Brand Strategy / 05.31.2019

Three mental health awareness campaigns that hit the mark in May

Here’s a scary statistic: studies show that 1 in 5 Americans suffer from mental illness each year. That’s 43.8 million people in the US alone. Yet, we’re still living in a society that stigmatizes the struggles caused by mental illness, leaving millions of people too scared, embarrassed, or ashamed to seek help.

May was Mental Health Awareness month. Over the past 31 days, we saw several organic movements and advertising campaigns that raised awareness. Here are three we felt had the most impact.

1. 996.ICU Protests Gain Momentum via Github

Over the last few years, Chinese tech entrepreneurs have adopted an unofficial work schedule titled “996,” which requires tech employees to work 9 a.m.–9 p.m., six days a week. This schedule, praised by firms like Alibaba, has led to dangerous consequences, with many over-worked employees ending up in the hospital and even committing suicide.

In response, workers in China have turned to the Microsoft-owned platform Github, the world’s largest community of developers, to bring attention to this issue with a repository titled, “996.ICU.”

[Source: icu]

This repository, which traditionally has been used to exchange code, is instead now being used to share thousands of posts protesting 996 schedules. According to Github, the project has been starred over 200,000 times, making it one of the fastest growing repositories in the service’s history.

Growing support against 996 has caused some Chinese browsers to block access to 996.ICU, which inspired Microsoft and Github employees to publish an open letter in support of the petition earlier this month, calling upon the company to protect the repository from Chinese censorship.

Our take:

The medium is perhaps even more interesting than the message here. Given China’s heavy internet censorship, this use of Github by the larger tech community is a strong reminder of how important it is for modern platforms to remain flexible to alternative (and often unexpected) purpose. As this story gains more traction, it will be interesting to see how Microsoft and China respond.

 

2. “Knowing Nothing” Campaign Advocates for Mental Health Training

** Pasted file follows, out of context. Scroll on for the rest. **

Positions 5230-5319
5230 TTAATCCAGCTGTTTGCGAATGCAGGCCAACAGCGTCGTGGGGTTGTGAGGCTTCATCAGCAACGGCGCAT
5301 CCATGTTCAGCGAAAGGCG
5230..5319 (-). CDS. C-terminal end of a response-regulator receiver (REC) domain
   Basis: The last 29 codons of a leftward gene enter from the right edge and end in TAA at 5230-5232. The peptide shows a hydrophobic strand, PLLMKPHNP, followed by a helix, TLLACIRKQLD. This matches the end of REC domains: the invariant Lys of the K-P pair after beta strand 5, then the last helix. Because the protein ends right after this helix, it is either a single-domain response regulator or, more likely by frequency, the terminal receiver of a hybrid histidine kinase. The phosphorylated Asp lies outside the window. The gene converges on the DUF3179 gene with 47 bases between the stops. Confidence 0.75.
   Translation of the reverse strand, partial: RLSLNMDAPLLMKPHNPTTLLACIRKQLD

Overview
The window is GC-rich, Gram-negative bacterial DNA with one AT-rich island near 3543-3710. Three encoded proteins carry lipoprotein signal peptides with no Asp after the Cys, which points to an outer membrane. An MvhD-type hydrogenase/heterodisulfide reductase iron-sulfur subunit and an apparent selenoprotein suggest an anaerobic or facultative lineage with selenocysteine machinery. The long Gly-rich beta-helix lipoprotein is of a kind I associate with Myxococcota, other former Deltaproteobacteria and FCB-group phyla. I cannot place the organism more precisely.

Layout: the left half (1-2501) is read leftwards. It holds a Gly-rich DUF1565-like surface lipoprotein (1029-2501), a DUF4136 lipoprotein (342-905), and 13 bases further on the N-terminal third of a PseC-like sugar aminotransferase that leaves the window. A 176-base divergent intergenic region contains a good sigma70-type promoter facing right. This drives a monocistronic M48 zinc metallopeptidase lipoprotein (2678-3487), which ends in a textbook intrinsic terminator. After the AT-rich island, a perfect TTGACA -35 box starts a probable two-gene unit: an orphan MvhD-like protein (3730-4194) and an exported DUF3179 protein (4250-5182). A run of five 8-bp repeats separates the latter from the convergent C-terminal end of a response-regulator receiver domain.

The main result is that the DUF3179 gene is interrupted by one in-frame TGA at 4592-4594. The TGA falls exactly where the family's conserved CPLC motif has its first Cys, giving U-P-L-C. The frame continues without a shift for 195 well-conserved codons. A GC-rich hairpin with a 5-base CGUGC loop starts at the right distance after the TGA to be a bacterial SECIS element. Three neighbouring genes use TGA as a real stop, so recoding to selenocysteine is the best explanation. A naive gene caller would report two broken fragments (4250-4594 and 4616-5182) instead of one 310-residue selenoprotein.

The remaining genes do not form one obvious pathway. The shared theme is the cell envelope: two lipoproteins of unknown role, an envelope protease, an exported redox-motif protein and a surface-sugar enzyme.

Shortly after Microsoft and Github announced their support for 996.ICU, CEO Roundtable on Cancer, an NGO in China, launched a chilling campaign titled, ‘Knowing Nothing’ that aims to drive awareness of mental health.

The campaign, created by BBDO Shanghai, highlights the dark side of China’s work-life culture through the following message: “A company knows all your data, but it doesn’t know you.”

[Source: BBDO Shanghai]

The campaign, made of three infographics and one video, showcases the life of an employee going about his daily routine, with graphics detailing the data that’s being collected about him along the way—when he clocks in, how many times he prints out a piece of paper, where he takes his lunch, etc. What seemed like a normal day ends abruptly in suicide, emphasizing that although data can track everything about an employee’s performance or work schedule, it cannot predict or analyze mental health.

Our Take:

As 996 proves, an intense work schedule can have dangerous consequences to mental health, and ‘Knowing Nothing’ does an excellent job of putting that into context. This campaign and others like it are a clear response to all that is happening in the tech community overseas. Let’s hope that these types of campaigns can make a lasting change.

 

3. Burger King unveils unhappy meals 

Burger King strikes again with “Real Meals,” a play on McDonalds’ iconic Happy Meals for kids. “Real Meals” are meant to normalize the statement that “No one is happy all the time. And that’s OK.” Feeling sad? Order the Blue Meal. Feeling angry? Go for the  Pissed Meal. Feeling excited? Order the YAAAS meal. If you’re feeling a little lethargic, there’s even a DGAF Meal. The “Real Meal” is a fun celebration of Mental Health Awareness Month, and BK says it partnered with Mental Health America on the effort.

[Source: CNN]

Our Take:

While this campaign received backlash and even references to Kendall Jenner’s Pepsi commercial, we appreciate the creativity. Burger King, known for its cheeky advertising and constant digs at McDonald’s, found a way to stay true to its brand while also bringing awareness to an important cause. We’ll take a “Real Meal” over Whopper X-Rays any day.

 

One of our clients, the National Alliance on Mental Illness, is the nation’s largest grassroots mental health organization dedicated to building better lives for the millions of Americans affected by mental illness. For resources on how you or a loved one can seek help, visit: https://www.nami.org.

Clara Shannon

Related Articles

Improving CX: The future of real estate marketing
At this year’s International Builders’ Show (IBS) in Las Vegas, there was one theme we saw popping up constantly, whether the breakout session was focused on business, marketing or technology: Customer Experience (CX). As a…
Read More
Place branding opportunity zones
The foundation for a national revitalization boom was laid in 2017. That’s when the Investing In Opportunity Act was passed and developers began to laser focus on some of the country’s most economically distressed communities.…
Read More
Do you care about corporate social responsibility? Prove it.
In a recent Nielsen study, 66% of respondents were willing to pay more for products and services from companies committed to positive social and environmental impact. As consumers, shareholders, and employees increasingly demand Corporate Social…
Read More
Agency Forecast: 2019 branding & marketing trends
It was another year of rapid change in our industry. At times, it felt like we were taking one step forward, and two steps back: racing to adopt exciting new technology like machine learning and…
Read More